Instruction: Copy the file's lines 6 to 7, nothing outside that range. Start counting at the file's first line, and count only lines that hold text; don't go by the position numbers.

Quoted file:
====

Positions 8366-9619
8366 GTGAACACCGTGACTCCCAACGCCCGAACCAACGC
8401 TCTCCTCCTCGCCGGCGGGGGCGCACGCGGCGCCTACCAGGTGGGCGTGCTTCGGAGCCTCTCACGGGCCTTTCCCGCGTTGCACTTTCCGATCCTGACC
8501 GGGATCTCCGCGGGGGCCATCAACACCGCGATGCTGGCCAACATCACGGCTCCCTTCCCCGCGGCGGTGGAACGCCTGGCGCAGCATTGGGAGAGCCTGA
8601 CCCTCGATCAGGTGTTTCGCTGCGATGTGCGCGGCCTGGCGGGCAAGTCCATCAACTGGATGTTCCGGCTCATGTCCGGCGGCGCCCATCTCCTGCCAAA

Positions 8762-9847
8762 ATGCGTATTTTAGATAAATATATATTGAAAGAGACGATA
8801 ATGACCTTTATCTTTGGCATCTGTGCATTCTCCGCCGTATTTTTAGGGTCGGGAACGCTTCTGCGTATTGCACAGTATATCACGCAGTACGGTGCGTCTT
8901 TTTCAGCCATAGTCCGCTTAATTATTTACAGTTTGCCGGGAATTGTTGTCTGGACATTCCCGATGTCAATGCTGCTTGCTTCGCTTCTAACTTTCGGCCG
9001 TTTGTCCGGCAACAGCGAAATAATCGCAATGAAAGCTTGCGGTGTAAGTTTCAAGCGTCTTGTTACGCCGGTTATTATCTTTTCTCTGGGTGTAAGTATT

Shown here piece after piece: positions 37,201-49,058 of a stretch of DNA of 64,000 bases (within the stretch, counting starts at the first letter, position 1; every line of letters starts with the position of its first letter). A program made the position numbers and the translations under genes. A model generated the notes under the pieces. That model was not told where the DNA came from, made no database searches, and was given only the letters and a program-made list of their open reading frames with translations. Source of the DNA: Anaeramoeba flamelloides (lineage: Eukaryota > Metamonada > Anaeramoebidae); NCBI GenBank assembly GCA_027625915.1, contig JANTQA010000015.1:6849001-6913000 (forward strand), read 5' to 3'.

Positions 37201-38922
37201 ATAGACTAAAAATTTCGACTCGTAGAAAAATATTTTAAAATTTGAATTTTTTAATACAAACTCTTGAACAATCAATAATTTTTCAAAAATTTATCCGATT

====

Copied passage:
Positions 8762-9847
8762 ATGCGTATTTTAGATAAATATATATTGAAAGAGACGATA